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Andre Ward not considering return but bout with Anthony Joshua could be too good to pass up

Photo by Khristopher Sandifer/Roc Nation Sports
09
Nov

INGLEWOOD, Calif. — Andre Ward remains a relevant figure in boxing even though he no longer fights, and on this Thursday, he was at The Forum in his role as host of the latest iteration of The Contender.

The live finale airs Friday on Epix, with middleweights Shane Mosley Jr. and Brandon Adams competing for the $250,000 prize, but it was Ward who was still the main attraction at the news conference a year-and-a-half after his final bout.

More often than not boxing retirements are merely a brief respite from grueling training camps. Sugar Ray Leonard came back, even though it took him almost three years. Floyd Mayweather has ended his retirement too many times to count.

What would it take for Ward to follow in their footsteps?

“I don’t really know because I’m not thinking about it,” Ward, decked in designer spectacles and a maroon sport coat, told The Ring. “Like I told you several times before, me getting back in the ring, bro, a lot of things would have to fall into place. It’s not like a (monetary) number or anything like that.

“It just has to be right. It has to be right. Meaning opportunity, the legacy piece of it. Talking to my family, friends about it. There’s a lot of boxes that gotta be checked, but I don’t even have to deal with that because I haven’t been made an offer yet.”

Ahh, there it is, Ward (32-0, 16 knockouts) leaving the door ever so slightly for someone to knock him off his feet with an offer that’s too good to be true. He’s still just 34, and when he was last in the ring, he cemented his status as The Ring’s top pound-for-pound fighter with a seventh-round stoppage of Sergey Kovalev in the rematch to retain his light heavyweight championship.

The days of him fighting at 175 pounds are over, though (“Light heavyweight, I’ve done that … I don’t even think I can make light heavyweight anymore.”) Ward now walks around at a fit 200 pounds, and if he were ever to lace up his gloves again, it would be at either cruiserweight or heavyweight, he acknowledged to The Ring. “(Light heavyweight) wouldn’t even be a conversation,” Ward said.

Aleksandr Usyk defends his Ring cruiserweight championship against Tony Bellew on Saturday, but Ward doesn’t seem too interested in fighting the winner. For one, Ward pointed out that Bellew has maintained he’s retiring afterward no matter the outcome. As for the current champ, Ward said “Usyk seems to be a good fighter, I haven’t seen a lot of him, but I’m not really tripping on a guy like that. I wish him nothing but the best.”

In other words: Usyk doesn’t possess the kind of name recognition that would entice Ward out of retirement. The man who does is heavyweight champion Anthony Joshua.Ward has long dreamed of one day fighting for a heavyweight title, just like his idol Roy Jones Jr. During the news conference following his win over Kovalev, Ward’s trainer, Virgil Hunter, broached the idea of a fight between his charge and Joshua.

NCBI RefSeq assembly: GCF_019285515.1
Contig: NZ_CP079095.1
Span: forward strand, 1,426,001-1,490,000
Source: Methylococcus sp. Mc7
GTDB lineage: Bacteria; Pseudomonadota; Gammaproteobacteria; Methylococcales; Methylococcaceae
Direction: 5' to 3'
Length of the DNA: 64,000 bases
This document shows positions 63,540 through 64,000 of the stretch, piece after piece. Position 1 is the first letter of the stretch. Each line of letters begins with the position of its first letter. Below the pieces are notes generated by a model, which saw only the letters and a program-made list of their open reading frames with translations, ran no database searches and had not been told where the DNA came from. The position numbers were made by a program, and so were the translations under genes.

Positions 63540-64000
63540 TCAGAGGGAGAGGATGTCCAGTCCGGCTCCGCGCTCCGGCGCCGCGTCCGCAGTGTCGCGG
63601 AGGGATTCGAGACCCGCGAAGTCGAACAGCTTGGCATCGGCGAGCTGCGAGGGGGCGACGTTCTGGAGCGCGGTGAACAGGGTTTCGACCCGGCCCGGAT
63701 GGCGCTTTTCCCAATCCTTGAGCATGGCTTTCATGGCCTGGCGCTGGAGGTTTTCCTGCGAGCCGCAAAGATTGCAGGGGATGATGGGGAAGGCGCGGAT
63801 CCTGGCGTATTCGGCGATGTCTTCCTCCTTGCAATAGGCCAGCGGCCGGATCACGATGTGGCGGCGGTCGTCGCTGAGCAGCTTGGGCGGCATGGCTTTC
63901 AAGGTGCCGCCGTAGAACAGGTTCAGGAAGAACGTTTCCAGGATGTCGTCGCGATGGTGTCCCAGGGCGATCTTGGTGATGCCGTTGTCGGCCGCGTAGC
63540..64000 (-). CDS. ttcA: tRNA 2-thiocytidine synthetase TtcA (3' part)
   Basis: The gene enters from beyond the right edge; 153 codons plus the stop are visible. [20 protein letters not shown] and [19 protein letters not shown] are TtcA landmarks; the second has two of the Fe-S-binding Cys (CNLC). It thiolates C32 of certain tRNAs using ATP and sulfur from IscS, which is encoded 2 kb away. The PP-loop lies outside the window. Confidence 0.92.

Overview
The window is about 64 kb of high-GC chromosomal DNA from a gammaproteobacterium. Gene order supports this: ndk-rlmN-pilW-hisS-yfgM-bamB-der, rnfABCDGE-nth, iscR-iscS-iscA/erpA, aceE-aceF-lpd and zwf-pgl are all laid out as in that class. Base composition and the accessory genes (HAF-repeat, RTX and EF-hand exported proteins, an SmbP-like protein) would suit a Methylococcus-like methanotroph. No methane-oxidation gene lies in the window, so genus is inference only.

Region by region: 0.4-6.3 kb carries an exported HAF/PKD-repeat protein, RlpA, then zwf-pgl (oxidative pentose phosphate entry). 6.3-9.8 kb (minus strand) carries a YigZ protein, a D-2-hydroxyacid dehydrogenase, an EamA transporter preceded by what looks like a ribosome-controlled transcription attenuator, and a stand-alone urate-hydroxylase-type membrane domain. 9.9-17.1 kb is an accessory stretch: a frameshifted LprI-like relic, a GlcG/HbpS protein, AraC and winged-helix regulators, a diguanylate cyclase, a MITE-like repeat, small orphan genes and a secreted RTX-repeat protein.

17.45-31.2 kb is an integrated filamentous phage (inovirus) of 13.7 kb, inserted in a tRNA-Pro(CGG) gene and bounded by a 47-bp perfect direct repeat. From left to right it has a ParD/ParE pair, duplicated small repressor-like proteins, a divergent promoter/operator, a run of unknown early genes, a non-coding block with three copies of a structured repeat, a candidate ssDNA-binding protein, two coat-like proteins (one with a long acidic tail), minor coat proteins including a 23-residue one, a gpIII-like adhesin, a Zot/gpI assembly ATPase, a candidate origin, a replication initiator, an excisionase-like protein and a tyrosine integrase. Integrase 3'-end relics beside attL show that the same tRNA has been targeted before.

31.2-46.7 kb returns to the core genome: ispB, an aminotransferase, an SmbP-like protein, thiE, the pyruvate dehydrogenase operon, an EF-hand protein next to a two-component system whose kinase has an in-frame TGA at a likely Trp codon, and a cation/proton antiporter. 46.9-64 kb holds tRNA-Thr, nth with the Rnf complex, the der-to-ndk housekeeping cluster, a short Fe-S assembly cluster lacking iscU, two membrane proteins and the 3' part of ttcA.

“If I continued to fight, the roadmap was Bellew, and then a heavyweight push for a one-off. If I continued to fight, that’s what it was going to be,” Ward said in explaining his possible exit strategy from the sport. “Take a tune-up fight at whatever weight, a catchweight, then it was going to be Bellew, and then it was going to be heavyweight.”

If he’s going to end his retirement, Ward made it clear it must be a legacy-defining fight, and what better way to go out then with a challenge of Joshua, a man who stands 6-foot-6 and 240-plus pounds?

“When Virg brought that up post-Kovalev, that was serious,” Ward noted. “I know it seems crazy, it is a major risk but that’s what this thing is all about. Magnitude of the fight? That would be crazy because no one would think I would win, and all the critics and everybody who’s been waiting on me to lose, they for sure would have a front-row seat, they’re going to promote the fight.

“They’re going to write about it, they’re not going to stop writing about it because they want people to see that fight, because they’ll be like ‘that’s going to be the one where I’m going to get got.’ It would be huge. It would be huge.

“But again, man, I wish (Joshua) nothing but the best. He’s doing great things. It was possible, but I’m not active, I’m retired, so it’s not something I really think about.”

For someone not thinking at all about fighting, Ward seemed pretty excited at the mere thought of a mega fight with Joshua. For now, it’s purely fantasy, but it takes just one call from Joshua promoter Eddie Hearn to put the wheels in motion with an offer Ward can’t refuse.

 

Mike Coppinger is the Senior Writer for RingTV.com. Follow him on Twitter: @MikeCoppinger

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